Unlike many Unicorn customs, their gempukku is highly traditional, unchanged since the days when they were still the Ki-Rin Clan. Each summer, on the plains surrounding Shiro Shinjo, all youths who have come of age that year gather for a mass gempukku ceremony. Before the assembled clan, they receive their swords and swear oaths of loyalty to the Unicorn Clan. The vows still refer to the Unicorn as “the children of the Ki-Rin, servants of Shinjo.” All Unicorn are welcome to attend, but outsiders are only rarely invited.

The Unicorn are unique among the Great Clans in that they will allow gaijin to swear fealty. Via a special oath overseen by the Unicorn Champion, the gaijin swears his loyalty, cuts his palm with Unicorn steel, and presses the wound against the slashed palm of a true Unicorn. Once this is done the gaijin is a Rokugani forevermore in the clan’s eyes. The Unicorn are always careful to bar any magic during the course of this ceremony, fearing the use of blood during magical rituals might draw the attention of evil spirits.

During their time as wanderers, Shinjo forbade the Unicorn to marry within their own bloodline. This custom ensured that the Unicorn would continue to grow and adapt, learning the ways of foreign cultures by taking wives from the lands through which they traveled. The Unicorn continue to cling to this tradition since their return, so arranging Unicorn marriages is often a complicated issue. Unicorn samurai keep careful note of their linage, and will frown upon any arranged marriage that defies this tradition no matter how politically convenient it may be. For instance, a Shinjo samurai will turn down an arranged marriage with a Moto maiden if his ancestors five generations past married a member of her line.

Most samurai do not enforce this custom past seven generations, but an especially strict Unicorn may not be so forgiving. An uncompromising Shinjo, for example, may refuse to marry an Asahina because his grandfather married an Isawa (the family from which the Asahina came from long ago). To this day, some Unicorn prefer to venture out into the desert or the wild Yobanjin lands to seek a spouse rather than risk polluting their bloodline. Frustrated Unicorn diplomats have frequently attempted to put an end to what they see as an archaic and outmoded tradition, since more than a few politically benefi cial betrothals have been ruined by it.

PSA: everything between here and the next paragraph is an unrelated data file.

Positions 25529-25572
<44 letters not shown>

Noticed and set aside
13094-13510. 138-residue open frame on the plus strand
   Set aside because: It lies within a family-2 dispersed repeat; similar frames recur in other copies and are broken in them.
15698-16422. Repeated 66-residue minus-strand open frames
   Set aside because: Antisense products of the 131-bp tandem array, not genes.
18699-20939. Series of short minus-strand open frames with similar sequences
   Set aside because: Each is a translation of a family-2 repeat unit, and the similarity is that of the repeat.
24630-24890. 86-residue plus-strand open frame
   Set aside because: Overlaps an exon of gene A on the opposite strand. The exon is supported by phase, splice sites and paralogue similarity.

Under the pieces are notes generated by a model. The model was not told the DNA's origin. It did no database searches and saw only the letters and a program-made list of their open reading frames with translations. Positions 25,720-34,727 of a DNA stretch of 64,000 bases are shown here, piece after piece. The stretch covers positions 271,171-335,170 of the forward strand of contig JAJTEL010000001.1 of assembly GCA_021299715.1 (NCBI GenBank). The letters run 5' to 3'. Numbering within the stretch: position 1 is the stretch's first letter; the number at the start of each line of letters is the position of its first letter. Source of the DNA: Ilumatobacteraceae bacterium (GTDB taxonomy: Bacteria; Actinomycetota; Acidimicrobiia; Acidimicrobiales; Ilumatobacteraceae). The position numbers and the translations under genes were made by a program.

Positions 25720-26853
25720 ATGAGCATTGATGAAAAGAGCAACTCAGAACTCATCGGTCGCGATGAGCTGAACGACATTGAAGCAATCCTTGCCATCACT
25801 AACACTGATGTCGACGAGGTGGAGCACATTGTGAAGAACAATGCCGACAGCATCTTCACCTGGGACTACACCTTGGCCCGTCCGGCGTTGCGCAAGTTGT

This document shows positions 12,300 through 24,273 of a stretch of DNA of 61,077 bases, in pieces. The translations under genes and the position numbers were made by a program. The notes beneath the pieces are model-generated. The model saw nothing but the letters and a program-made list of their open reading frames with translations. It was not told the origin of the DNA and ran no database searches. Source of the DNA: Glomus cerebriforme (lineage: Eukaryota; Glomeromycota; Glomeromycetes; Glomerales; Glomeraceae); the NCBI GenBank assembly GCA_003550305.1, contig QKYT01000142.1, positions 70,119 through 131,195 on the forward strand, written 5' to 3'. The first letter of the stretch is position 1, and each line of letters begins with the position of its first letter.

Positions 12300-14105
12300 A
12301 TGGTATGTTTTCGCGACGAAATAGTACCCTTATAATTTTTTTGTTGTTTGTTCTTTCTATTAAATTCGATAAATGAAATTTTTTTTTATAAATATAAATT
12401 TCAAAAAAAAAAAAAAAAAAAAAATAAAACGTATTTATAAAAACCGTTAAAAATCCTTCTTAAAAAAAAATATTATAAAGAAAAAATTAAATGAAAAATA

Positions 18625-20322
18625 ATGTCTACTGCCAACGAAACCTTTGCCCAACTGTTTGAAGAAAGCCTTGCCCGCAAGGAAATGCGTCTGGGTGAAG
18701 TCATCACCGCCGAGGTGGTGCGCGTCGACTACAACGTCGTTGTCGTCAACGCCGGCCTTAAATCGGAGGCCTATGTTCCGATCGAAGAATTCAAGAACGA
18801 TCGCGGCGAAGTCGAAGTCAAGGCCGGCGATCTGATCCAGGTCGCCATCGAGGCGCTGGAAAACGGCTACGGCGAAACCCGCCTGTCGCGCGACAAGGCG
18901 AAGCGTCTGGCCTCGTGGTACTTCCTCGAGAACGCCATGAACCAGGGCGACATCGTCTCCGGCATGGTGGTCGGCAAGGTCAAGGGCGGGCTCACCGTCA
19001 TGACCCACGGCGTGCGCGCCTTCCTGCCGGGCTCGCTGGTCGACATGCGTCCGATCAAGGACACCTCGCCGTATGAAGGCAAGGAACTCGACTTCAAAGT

Retirement is a fate most Unicorn look upon with mixed emotions. On one hand, to settle down in one’s old age is a sure sign of victory—the reward for a life well lived. On the other hand, for a clan that draws such exhilaration from exploration and wandering, old age can be a difficult thing to accept. If there is one thing a Unicorn hates, it is to be bound in one place too long. The idea of entering a monastery and dwelling there indefinitely is distasteful to many of them. How could anyone be expected to find enlightenment in a single place when there is such a wide, beautiful world waiting to be discovered? Consequently, there are few true monasteries in the Unicorn lands. There are many orders of monks, but like the Unicorn themselves, these holy men are usually nomads. Unicorn monks can be found anywhere in Rokugan, for many of them seize on a monk’s lack of need for travel papers to venture into forbidden lands and see the wonders they have always been denied by politics.

Like other Rokugani, the Unicorn cremate their dead and hold traditional funeral ceremonies. The major departure from normal custom is that the ashes of high-ranking Moto, Shinjo, Utaku, and Ide Family members are not interred in their graves. Close friends or family members instead scatter the ashes in a secret location, while a “public” grave is erected so others can come and show their respects. This way, even if enemies defile the public grave, the departed soul is safe from dishonor.

The graves of past Clan Champions (sometimes known as Khans) are a jealously guarded secret. No two Khans are ever interred in the same place, and only the Khan’s son or chosen heir knows where the previous Khan’s ashes truly lie.